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getitmade – From Prototyping to Product

2010 December 13

getitmadeThere is a huge gap between a prototype and a market-ready product. Beside the many engineering issues, funding can be a breaking point for any project. sets out to help solve that problem by creating a pledge bank for future products that utilises social networks to build a critical mass of pre-orders, which allows the product to be sent into production.

I asked getitmade’s Nick Ager what they aim to achieve:

GMT: Who is involved in getitmade?
Nick Ager: getitmade was founded by Rob Dobson and Nick Ager – we are two entrepreneurs who became frustrated by the difficulty of taking our prototypes into production. Having both successfully founded previous companies we became convinced that there must be a simpler way of getting new product to market.

How did getitmade come about?
We both harbour a love for creating physical products and found that our experience building software companies could be channeled to help. We were discussing our product ideas and how best to find out if there was a market for them when we came up with the the idea for getitmade. It’s the website we wanted to exist for our own product ideas. We hope other product innovators will find the platform equally useful.

What problem does getitmade solve?
Market-testing and funding from prototype to production. Many great ideas stumble at this stage, though a good example of one that broke through is the ubiquitous Brompton folding bicycle. The inventor Andrew Richie was turned away by existing bicycle manufacturers who said there was no market for his folding bicycle. The banks were no more help and refused to provide funding. Richie overcame these obstacles by pre-selling bicycles to his friends and family. getitmade uses the same pre-selling model but harnesses the reach of online social networks such as Facebook and Twitter to help lots of other innovators fund taking their products from prototype into production. No money changes hands unless the product pre-sales reach production level and it goes into manufacturing.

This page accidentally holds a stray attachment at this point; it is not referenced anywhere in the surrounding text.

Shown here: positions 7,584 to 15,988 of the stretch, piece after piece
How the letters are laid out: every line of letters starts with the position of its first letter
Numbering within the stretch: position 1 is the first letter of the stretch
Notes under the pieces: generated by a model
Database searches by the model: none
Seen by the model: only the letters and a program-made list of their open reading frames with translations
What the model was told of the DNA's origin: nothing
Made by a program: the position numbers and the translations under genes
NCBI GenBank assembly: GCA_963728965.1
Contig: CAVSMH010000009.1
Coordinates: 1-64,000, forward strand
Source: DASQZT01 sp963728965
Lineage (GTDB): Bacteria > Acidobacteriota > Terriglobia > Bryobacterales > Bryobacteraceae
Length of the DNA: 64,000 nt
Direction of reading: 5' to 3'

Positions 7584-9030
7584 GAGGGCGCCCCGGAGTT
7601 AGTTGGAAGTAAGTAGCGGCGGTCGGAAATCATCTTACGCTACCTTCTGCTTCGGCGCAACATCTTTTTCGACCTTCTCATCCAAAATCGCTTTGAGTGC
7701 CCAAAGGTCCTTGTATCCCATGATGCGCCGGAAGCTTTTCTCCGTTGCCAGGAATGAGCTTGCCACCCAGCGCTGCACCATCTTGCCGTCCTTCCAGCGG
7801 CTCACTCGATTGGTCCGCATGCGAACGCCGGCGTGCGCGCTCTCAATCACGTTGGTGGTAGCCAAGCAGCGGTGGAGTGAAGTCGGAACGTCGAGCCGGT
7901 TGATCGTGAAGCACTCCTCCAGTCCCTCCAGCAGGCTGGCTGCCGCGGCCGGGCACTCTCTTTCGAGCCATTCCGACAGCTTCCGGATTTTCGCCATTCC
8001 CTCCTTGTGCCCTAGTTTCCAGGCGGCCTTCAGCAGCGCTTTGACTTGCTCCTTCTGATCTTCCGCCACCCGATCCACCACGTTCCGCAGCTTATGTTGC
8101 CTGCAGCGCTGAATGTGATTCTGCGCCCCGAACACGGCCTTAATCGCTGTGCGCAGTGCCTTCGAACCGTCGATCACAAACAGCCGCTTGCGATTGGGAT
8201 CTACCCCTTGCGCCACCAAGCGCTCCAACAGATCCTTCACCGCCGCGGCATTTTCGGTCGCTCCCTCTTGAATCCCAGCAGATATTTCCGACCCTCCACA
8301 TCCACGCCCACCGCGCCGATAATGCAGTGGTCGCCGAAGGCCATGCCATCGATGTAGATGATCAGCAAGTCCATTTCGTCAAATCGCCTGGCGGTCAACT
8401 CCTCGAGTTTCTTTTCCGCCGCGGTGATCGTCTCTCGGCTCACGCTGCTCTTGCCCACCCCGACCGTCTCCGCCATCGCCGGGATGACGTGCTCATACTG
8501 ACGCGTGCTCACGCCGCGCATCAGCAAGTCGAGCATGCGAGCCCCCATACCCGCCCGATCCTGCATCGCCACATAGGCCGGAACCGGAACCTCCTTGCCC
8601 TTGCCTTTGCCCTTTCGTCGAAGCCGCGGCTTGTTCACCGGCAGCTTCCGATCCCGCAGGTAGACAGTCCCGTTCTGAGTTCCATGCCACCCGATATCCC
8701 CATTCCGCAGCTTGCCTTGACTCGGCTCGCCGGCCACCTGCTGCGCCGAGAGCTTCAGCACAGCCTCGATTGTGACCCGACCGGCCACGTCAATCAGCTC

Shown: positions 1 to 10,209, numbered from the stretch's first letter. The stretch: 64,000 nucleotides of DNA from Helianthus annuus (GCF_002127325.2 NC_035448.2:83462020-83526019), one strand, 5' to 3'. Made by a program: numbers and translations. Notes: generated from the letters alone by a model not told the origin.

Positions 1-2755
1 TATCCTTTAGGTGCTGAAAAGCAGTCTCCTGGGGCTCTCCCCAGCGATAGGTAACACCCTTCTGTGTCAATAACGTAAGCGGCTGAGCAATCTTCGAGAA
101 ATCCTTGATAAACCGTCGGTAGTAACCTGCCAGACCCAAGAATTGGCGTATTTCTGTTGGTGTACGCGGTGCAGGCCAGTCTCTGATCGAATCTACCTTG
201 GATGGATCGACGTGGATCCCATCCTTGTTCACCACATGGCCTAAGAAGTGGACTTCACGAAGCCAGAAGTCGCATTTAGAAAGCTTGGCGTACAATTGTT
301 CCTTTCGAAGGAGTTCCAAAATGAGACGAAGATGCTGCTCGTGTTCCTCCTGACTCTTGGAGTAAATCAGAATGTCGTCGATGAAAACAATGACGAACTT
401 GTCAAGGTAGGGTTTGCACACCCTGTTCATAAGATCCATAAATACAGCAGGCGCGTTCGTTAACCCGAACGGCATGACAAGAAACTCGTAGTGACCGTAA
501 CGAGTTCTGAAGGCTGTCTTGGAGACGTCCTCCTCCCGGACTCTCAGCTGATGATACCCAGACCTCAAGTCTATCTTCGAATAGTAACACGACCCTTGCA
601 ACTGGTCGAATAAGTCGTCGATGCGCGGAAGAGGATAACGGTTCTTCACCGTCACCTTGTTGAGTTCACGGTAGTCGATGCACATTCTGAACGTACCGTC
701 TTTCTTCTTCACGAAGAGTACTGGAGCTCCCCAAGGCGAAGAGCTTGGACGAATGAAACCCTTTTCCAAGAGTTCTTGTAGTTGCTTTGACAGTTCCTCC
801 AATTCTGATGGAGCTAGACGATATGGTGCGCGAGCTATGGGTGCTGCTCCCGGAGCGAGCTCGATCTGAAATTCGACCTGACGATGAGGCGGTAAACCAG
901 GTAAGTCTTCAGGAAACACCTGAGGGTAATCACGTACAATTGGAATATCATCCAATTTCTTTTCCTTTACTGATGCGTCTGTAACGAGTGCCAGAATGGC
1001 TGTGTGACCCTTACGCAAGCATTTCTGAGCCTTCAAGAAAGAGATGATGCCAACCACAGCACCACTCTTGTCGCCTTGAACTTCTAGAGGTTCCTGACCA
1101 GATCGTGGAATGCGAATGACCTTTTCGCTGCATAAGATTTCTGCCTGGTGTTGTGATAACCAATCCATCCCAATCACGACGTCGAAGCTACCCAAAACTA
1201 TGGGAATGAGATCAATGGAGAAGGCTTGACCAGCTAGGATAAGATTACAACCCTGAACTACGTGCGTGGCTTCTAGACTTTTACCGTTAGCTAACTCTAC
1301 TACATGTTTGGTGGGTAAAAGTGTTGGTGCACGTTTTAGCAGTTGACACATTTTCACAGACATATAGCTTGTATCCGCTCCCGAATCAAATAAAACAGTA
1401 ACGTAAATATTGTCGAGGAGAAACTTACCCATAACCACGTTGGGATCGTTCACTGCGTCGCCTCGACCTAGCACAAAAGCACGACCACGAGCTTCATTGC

Have you any experience of the UK VC world? What is your experience of the UK VC World?
Rob sold one of his previous businesses to a Private Equity company and is an angel investor in a number of other companies. getitmade is currently self-funded but we keep an open mind about funding alternatives in the future.

What was your initial itch that made you think getitmade would be useful to you?
Over a beer we discussed a number of great new product ideas (ok that’s intended to be a bit tongue in cheek!). Nick was keen to solve a problem he’d encountered while sailing the oceans in the previous few years – an errant auto-helm that often got him off track and sometimes into trouble. Rob’s big idea (aside from the dart that automatically finds double-top – or the bowling ball that automatically gets a strike every time) is a projection bedside clock that is really a computer and allows you to watch youtube and read books on the ceiling. For that one go to – Rob’s looking for help getting the idea into production but there is a really cool 3D design for how it could look!

Is getitmade just for inventors?
It’s for anyone who has a product idea and wants to test the market and raise the funding to realise their ideas. It is also for people who already have products in production and would like to aggregate demand and move towards batch production – to simplify their supply chain and reduce the reliance on stock.

Do you help find manufacturers?
Yes, we aim to help innovators find manufacturers that will be appropriate for the quantity of their product they plan to manufacturer.

What’s the difference between getitmade and eg
getitmade is focused on products and actual pre-sales of those products. Conversely kickstarter (for instance) uses a donation approach to fund projects that may result in something being produced. The key difference is that we aim to protect customers interests rather than relying purely on trust.

Have you found a UK/European bias to your sign-ups?
We are UK-based and, almost inevitably, have started to focus on the UK and Europe. Having said that we’re convinced there is opportunity worldwide and the site can be used by innovators from anywhere and already caters for multiple currencies & shipment destinations.

Will you be at Maker Faire this year?
Yes we’re very excited and hoping to be exhibiting at Maker Faire up in Newcastle 12-13 March. We look forward to meeting the maker community and promoting the products already on getitmade.

What is your competition about?
Our competition is to encourage the first few innovators to upload their products onto the site. There’s nothing to lose by putting product ideas onto the site and we hope to overcome any initial hesitancy by offering a few prizes. There’s a range of cash prizes and a MacBook Air to be won.

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